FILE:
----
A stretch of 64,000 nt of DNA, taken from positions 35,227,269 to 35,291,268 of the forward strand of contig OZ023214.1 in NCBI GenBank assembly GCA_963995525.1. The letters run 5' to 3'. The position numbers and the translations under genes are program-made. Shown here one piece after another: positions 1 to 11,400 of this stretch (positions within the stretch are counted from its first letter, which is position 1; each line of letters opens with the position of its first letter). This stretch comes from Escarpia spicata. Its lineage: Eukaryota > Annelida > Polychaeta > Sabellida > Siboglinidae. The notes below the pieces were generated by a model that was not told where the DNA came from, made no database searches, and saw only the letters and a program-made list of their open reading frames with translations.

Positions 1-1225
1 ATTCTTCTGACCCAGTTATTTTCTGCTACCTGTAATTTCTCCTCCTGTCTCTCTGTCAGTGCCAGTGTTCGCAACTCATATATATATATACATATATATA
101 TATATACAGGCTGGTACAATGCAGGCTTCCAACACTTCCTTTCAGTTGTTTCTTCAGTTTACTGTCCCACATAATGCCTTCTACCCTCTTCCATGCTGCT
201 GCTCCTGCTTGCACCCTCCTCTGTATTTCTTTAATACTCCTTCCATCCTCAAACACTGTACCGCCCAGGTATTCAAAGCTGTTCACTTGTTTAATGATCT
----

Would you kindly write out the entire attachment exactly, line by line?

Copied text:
A stretch of 64,000 nt of DNA, taken from positions 35,227,269 to 35,291,268 of the forward strand of contig OZ023214.1 in NCBI GenBank assembly GCA_963995525.1. The letters run 5' to 3'. The position numbers and the translations under genes are program-made. Shown here one piece after another: positions 1 to 11,400 of this stretch (positions within the stretch are counted from its first letter, which is position 1; each line of letters opens with the position of its first letter). This stretch comes from Escarpia spicata. Its lineage: Eukaryota > Annelida > Polychaeta > Sabellida > Siboglinidae. The notes below the pieces were generated by a model that was not told where the DNA came from, made no database searches, and saw only the letters and a program-made list of their open reading frames with translations.

Positions 1-1225
1 ATTCTTCTGACCCAGTTATTTTCTGCTACCTGTAATTTCTCCTCCTGTCTCTCTGTCAGTGCCAGTGTTCGCAACTCATATATATATATACATATATATA
101 TATATACAGGCTGGTACAATGCAGGCTTCCAACACTTCCTTTCAGTTGTTTCTTCAGTTTACTGTCCCACATAATGCCTTCTACCCTCTTCCATGCTGCT
201 GCTCCTGCTTGCACCCTCCTCTGTATTTCTTTAATACTCCTTCCATCCTCAAACACTGTACCGCCCAGGTATTCAAAGCTGTTCACTTGTTTAATGATCT